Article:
Ralph called me this morning and said he gave my book away at the Expo. Two give-aways in one day! A woman came up to him and began looking at the book and was so taken with it he felt compelled to give it to her. Funny, as he was apologizing I thought, how great. Now someone who can use my book actually has it in her hands, and he got to witness a demonstration of the book’s ability to touch and move people. As a writer you so rarely get to know whether anything you do really impacts people, to learn that it does is its own reward.

What actually prompts this story is it follows a phone call I received just the other day from Nico, a sales rep from Edgepark, a medical supplies company–they supply meters, test strips, syringes and lancets. I’d met Nico at the American Association of Diabetes Educators (AADE) conference in August and asked whether Edgepark covered lancet discs for the Pelikan Sun lancing device. Along with updating me whether Edgepark covers the discs (not yet as my health insurer, Empire, is reviewing the device) he asked if I was acting as a diabetes resource in the community as he often encounters medical professionals who might have need of me, particularly to talk to patients about the emotional aspect of managing diabetes, and, what made him think to ask was shortly after meeting me a woman came up to him at the AADE conference with my book in her hands.  

So no matter how this book gets around, the mere fact that it does, is a gift–not just to those whose hands it falls into (or so I hope)–but to me. Like the camel I’m still drinking it in.

See doing the work as the road to what you truly want

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A work out for your head

In a book I’ve just read, The Diabetes Lifestyle Book, by three PH.D.s Jennifer Gregg, Glenn Calaghan and Steven Hayes, they examine from a psychological perspective, how we can commit to achieving better health. They employ something called, “acceptance and commitment therapy (ACT)” to move patients through the obstacles that get in their way and talk about how you can overcome your own barriers. If you’ve a mind to do some mind-work, this is a good read.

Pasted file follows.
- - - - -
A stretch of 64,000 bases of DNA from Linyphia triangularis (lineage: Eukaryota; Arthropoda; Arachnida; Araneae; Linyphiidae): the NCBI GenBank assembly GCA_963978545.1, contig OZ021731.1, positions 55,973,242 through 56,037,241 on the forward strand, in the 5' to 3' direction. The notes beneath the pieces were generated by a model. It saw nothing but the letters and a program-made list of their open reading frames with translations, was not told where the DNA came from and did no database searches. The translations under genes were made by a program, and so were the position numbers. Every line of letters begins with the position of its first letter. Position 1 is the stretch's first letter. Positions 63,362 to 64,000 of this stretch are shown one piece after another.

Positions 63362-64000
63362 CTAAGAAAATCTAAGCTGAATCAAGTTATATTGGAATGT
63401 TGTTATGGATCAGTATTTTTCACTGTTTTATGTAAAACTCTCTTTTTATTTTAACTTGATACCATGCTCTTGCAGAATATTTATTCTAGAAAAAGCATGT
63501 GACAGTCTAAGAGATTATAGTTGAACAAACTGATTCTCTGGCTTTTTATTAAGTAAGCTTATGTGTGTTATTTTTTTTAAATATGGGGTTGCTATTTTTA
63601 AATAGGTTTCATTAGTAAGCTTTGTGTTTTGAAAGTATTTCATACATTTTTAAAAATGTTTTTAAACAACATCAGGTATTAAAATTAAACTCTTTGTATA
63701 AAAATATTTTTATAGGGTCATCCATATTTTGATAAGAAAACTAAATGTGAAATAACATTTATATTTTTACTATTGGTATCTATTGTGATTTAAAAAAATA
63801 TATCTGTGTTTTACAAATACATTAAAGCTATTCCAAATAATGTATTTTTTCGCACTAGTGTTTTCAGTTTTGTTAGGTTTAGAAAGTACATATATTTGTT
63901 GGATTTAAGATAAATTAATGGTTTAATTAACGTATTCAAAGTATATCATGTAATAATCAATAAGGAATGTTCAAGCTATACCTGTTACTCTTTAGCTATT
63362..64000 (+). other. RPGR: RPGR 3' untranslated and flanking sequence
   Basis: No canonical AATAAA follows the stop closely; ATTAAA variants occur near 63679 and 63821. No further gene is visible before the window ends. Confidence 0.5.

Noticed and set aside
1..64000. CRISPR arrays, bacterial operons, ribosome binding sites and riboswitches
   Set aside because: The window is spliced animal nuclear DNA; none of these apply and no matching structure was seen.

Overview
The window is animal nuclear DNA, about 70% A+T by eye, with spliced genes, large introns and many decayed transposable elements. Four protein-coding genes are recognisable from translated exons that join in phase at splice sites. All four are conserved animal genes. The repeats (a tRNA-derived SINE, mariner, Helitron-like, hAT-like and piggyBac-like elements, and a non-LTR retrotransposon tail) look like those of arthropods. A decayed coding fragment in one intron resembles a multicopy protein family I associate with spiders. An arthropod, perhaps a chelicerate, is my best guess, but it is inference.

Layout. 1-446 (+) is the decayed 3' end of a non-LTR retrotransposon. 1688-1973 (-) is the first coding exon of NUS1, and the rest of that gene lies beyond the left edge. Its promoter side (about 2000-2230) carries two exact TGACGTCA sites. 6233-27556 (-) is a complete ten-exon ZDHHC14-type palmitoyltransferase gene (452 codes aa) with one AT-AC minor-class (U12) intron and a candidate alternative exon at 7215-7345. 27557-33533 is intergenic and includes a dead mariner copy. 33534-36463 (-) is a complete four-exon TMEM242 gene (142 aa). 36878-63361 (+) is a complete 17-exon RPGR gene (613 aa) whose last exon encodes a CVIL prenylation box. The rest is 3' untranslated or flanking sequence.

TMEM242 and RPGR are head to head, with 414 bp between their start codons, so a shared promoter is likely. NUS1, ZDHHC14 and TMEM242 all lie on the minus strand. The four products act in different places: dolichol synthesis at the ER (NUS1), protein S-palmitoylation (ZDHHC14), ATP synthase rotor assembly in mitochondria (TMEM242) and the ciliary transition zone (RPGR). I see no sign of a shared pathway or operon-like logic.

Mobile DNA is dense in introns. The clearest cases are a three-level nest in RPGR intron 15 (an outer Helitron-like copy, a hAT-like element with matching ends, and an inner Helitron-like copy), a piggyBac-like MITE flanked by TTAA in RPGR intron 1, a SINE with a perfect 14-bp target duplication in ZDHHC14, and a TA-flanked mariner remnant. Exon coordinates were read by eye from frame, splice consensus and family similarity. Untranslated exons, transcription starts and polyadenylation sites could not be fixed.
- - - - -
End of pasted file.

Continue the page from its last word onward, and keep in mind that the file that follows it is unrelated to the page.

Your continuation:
Here’s an example of mind-shifting from their book– it’s a pretty simple, a gentleman had trouble committing to exercising. He, like many people the authors say was using “weather” as an excuse not to exercise. Ted is fifty-five with type 2 diabetes and cardiovascular complications whose doctors are asking him to exercise. Ted made it clear to the psychologists that he would only walk for exercise and that he wouldn’t walk in the rain under any circumstances.

The authors asked Ted how firm that decision was for him on a scale of 0 to 100. Ted said 100. Wow, that’s pretty firm! Then they asked Ted why he was coming to their clinic. He said he’d been sent by his doctor so he could better manage his diabetes. Then they asked Ted why would you want to better manage your diabetes? Ted said somewhat confused, “to improve my health.” The authors then asked Ted whether he thought he could do things to improve his health even if they were difficult, and Ted said “of course.” The authors then asked Ted “So why would you be able to do difficult things?” and Ted said, “because I want to live a long life to to see my grandchildren, whom I have a special bond with, grow up.